Iodine On My Mind

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Evidence of iodine deficiency and use during pregnancy and autism
Basal Body Temperature

Broda Barnes, M.D. popularized the basal body temperature for evaluating thyroid function. It relies on a morning, waking, underarm temperature, which should average 97.8 to 98.2 to indicate normal thyroid function. Temperatures below 97.8 indicate a sign of possible low thyroid function such as can result from iodine deficiency. These are preovulatory temperatures, to be taken on days 2 or 3 of the period in menstruating women, but on any day for other women, children, or men.

Simply because the basal body temperature is normal does not prove that iodine is sufficient.  Long before hypothyroid signs and symptoms occur, other less obvious signs and symptoms of iodine deficiency become apparent.  The reason for this is because the thyroid is extremely good at trapping any small amounts of iodine that are present in the body, so it suffers last from iodine deficiency, way after other organs.

Bull World Health Organ.

Iodine deficiency disorders in Europe.

Delange F, Bürgi H.

Recent data on iodine excretion in the urine of adults, adolescents and newborns and on the iodine content of breast milk indicate a high prevalence of iodine deficiency (moderate in many cases and severe in a few) in many European countries. These cases may manifest as subclinical hypothyroidism in neonates and as goitre in adolescents and adults. Lack of iodine causes not only goitre, but also mental deficiency, hearing loss and other neurological impairments, and short stature due to thyroid insufficiency during fetal development and childhood. Although iodinated salt is available theoretically in most countries where it is needed, its quality and share of the market are often unsatisfactory. In many countries where only household salt is iodinated the iodine content has been set too low owing to an overestimation of household salt consumption. Governments are therefore urged to pass legislation and provide means for efficient iodination of salt wherever this is necessary.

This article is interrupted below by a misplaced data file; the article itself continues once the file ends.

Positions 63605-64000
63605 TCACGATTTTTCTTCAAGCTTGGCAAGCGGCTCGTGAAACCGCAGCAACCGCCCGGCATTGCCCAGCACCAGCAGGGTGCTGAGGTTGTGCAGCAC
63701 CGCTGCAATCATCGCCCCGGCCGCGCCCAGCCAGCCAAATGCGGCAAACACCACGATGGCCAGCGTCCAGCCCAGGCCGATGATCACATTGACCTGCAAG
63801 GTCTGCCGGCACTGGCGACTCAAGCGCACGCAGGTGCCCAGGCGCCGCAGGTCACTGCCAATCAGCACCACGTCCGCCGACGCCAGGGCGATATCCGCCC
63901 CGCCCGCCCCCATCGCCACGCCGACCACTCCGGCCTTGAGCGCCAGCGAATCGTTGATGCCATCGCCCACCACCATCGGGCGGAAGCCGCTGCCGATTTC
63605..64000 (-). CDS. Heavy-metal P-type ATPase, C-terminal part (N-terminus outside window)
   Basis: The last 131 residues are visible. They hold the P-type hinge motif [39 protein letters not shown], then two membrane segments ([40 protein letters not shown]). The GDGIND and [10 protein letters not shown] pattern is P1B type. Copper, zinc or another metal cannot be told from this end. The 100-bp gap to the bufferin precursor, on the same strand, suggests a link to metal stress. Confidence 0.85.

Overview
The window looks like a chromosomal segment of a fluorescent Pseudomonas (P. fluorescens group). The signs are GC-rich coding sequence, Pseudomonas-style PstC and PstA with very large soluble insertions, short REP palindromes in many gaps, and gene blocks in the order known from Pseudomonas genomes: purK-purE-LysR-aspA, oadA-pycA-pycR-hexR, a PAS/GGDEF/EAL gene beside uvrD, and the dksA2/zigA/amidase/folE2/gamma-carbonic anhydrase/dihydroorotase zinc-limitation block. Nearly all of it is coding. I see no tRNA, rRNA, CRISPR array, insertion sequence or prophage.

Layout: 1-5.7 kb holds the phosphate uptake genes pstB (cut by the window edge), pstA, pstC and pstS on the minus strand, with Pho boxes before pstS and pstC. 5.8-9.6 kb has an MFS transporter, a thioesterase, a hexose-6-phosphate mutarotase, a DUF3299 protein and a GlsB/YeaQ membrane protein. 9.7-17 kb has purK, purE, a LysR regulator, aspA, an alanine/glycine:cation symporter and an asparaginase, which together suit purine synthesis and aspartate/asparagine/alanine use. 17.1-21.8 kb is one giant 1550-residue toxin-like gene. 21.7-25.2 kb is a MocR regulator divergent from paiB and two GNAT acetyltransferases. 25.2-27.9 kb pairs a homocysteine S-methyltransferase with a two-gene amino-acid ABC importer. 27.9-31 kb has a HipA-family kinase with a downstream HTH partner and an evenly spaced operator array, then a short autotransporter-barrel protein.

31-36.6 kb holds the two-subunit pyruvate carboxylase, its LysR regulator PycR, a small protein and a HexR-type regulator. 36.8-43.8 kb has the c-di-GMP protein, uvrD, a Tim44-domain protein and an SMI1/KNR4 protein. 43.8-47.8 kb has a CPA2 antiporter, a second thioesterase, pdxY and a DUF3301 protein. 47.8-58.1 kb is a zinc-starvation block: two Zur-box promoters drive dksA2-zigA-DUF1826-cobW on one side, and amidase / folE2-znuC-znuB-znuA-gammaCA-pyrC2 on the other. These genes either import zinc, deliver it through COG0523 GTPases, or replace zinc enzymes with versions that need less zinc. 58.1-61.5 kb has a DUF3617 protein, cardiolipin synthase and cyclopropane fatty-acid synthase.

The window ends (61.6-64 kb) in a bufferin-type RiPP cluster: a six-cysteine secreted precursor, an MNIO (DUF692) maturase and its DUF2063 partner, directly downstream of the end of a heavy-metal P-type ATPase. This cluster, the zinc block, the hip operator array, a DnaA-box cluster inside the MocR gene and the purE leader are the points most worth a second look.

Am J Obstet Gynecol. 1991 Feb;164(2):482-5. 

The effects of iodoprophylaxis on thyroid size during pregnancy. 

Romano R, Jannini EA, Pepe M, Grimaldi A, Olivieri M, Spennati P, Cappa F, D'Armiento M. Department of Internal Medicine, University of L'Aquila, Italy.

Thyroid gland size was ultrasonographically determined in 35 pregnant women who live in an area with moderate iodine deficiency. Iodide salt was administered to group A (n = 17), whereas group B (n = 18) was used as a control. Each group was tested for thyroid-stimulating hormone serum levels, iodine excretion, and thyroid volume. In both groups thyroid-stimulating hormone levels were similar and did not change throughout pregnancy. The iodine excretion at the third trimester in the treated group was significantly (p less than 0.01) higher than that of group B (100.0 +/- 39.0 versus 50.0 +/- 37.0 micrograms iodine per 24 hours, respectively). Initially, thyroid volume did not differ between the two groups. At the end of pregnancy, no difference was found in thyroid size in group A, whereas in the untreated women it increased significantly (p less than 0.0001) with a mean increase of 1.6 +/- 0.6 ml (16.2% +/- 6.0%). These results show that the increased thyroid size in the control group was mainly a result of relative iodine deficiency and that iodoprophylaxis should be warranted even in areas with moderate iodine deficiency to prevent the increase in thyroid size and, probably, to avoid the risk of maternal and fetal hypothyroidism.